The Government's been told there is "no point" investing in Northport without a rail connection between it and Auckland.
The Upper North Island Supply Chain Strategy Working Group has released the first of three reports investigating the freight network between Northland, Auckland, Waikato and Tauranga.
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The working group was asked by the Government to "seriously consider" Northport as an alternative location for the Ports of Auckland, expected to outgrow its current location on the city's waterfront within 25 years.
But the chair, Wayne Brown, told Newshub Nation that rail needs to be top priority if Northport is to grow.
"The Government will have to understand the importance of running a proper rail line through to Northland and just like it did to the Bay of Plenty it could become the North of plenty" he says.
The report says the Bay of Plenty and Waikato have seen significant benefit from Government investment in rail, with 49 percent of the freight passing through the Port of Tauranga on trains.
In Northland just one percent of freight is moved by train, and Northport is served solely by trucks - recording 150,000 truck movements in the year to June 2018.
"The roads in Northland are being hammered by trucks. The best way to get the trucks off the road is on trains," says Brown.
Connecting Northport to the Northland Auckland rail line was a key campaign pledge from New Zealand First at the last election.
"It's a no-brainer, it's impossible to understand how that sort of neglect could have gone on for decades, so pressing on with [the rail link to Northport] we will be," says Deputy Prime Minister and New Zealand First leader Winston Peters.
The Ministry of Transport's business case looking into whether the Northland Auckland line should be upgraded and connected to Northport is due to be released soon.
The next two reports from the working group will take its findings into consideration as it seeks to find a new location for the Ports of Auckland.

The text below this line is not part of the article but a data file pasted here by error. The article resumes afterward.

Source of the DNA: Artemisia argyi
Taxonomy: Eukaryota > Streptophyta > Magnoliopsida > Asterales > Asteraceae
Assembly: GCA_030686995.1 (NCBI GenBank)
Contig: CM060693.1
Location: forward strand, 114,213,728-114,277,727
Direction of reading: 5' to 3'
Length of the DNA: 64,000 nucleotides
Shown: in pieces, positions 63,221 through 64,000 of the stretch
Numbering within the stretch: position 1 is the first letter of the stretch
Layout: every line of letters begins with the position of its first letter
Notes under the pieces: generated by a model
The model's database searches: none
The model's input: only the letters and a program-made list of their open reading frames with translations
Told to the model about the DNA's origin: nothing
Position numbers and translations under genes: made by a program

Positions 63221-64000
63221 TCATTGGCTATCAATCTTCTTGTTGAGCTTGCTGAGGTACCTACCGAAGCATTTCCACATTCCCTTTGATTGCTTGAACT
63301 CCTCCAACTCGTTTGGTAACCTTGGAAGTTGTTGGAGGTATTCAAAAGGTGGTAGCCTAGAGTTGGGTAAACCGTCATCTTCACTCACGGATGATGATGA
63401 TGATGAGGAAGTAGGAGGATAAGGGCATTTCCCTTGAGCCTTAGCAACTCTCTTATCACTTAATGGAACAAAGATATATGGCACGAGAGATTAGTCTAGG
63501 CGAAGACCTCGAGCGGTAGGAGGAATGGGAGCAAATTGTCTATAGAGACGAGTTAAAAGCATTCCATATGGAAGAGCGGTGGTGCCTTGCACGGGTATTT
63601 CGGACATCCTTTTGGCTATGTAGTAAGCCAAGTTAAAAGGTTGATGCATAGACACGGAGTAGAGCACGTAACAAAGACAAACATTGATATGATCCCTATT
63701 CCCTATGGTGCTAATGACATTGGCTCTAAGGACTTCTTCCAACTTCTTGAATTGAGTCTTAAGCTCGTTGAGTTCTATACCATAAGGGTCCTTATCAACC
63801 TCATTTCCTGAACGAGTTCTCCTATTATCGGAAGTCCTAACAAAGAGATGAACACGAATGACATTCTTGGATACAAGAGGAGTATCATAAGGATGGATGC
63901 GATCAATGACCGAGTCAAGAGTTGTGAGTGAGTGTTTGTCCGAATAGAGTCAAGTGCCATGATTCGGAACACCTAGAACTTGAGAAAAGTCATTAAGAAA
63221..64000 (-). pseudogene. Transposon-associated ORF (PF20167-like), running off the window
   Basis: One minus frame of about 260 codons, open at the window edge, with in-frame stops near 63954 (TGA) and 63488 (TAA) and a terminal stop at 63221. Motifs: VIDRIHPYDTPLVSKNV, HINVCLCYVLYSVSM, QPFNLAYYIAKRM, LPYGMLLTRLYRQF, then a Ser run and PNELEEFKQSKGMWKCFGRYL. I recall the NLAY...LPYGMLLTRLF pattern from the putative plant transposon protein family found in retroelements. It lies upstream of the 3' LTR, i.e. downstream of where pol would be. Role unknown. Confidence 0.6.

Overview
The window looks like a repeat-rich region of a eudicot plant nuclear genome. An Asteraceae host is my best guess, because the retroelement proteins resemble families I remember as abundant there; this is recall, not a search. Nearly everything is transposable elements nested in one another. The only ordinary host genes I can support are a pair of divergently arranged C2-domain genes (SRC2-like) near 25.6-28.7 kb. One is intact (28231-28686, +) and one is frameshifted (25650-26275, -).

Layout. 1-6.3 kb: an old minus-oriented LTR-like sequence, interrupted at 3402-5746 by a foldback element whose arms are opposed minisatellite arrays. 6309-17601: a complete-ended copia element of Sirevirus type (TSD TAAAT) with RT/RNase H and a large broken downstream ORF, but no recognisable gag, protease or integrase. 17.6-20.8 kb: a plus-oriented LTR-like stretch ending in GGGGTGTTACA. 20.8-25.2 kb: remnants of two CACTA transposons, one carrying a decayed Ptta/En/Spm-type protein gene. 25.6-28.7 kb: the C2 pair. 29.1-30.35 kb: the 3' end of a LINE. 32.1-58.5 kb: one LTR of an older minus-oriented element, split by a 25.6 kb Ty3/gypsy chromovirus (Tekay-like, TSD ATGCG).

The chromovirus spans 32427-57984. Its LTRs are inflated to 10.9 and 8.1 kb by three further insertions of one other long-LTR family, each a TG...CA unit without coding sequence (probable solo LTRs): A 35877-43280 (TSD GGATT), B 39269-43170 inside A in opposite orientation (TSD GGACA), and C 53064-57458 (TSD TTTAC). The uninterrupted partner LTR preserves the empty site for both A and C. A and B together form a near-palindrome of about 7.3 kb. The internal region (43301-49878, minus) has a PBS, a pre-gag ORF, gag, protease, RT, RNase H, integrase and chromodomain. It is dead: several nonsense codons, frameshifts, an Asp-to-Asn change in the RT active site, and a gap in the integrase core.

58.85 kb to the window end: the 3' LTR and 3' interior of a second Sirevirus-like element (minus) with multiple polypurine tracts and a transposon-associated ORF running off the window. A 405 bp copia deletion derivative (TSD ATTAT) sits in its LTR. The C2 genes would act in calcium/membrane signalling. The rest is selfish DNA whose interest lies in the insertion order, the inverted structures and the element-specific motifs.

However, National's Infrastructure spokesperson Judith Collins is skeptical about moving the port outside Auckland.
"This concept of [the Ports of Auckland] being shifted up to Northland, which is Winston Peters and Shane Jones idea to win a seat, all that does is take around 170,000 jobs that are currently in Auckland, and add enormous cost to freight coming into Auckland as well," she says.
One in three New Zealanders live in Auckland so much of the country's freight is currently imported straight into the largest market.
Collins says it's important that the public has confidence in the advice Governments are given, which is why National supports the development of an Infrastructure Commission.
"Anything that comes out of these working groups and commissions should be something that future Governments can look at and say 'we can use that too'," she says.
Auckland Council's 2016 Port Future Study recommended locations in the Manukau Harbour, at Muriwai and in the Firth of Thames.
The working group leans away from anything on Auckland's West Coast, citing concerns from the marine insurance industry about dangerous conditions.
It found the Firth of Thames more viable, but noted barriers such as large amounts of infrastructure investment and resource consent required.
Brown says the Port of Tauranga has already been taking on some of Auckland's operations, but cautioned that the port had its own constraints.
"It's limited by the single point Kaimai Tunnel and it's limited by the growing consternation of the citizens there about congestion," he says.
Northport on the other hand sits on 49 hectares surrounded by 180 hectares zoned for port use.
However, the report raises concerns about ownership of the three ports, in particular Northport.
"There's far too much rivalry, there's not enough collaboration, they operate in isolation and often to the detriment of New Zealand and as a politician I am going forward into the next election to bring that kind of behaviour to a halt," says Jones.
"New Zealand First is taking to the next election a very robust proposal to reform all of the three ports and our remits also deal with ownership."
"Unfortunately that is not the business of the cabinet or the Government I'm currently a part of. But I am very aspirational of being a future key partner in future governments."
The working group will release a second report in June, and final recommendations in September.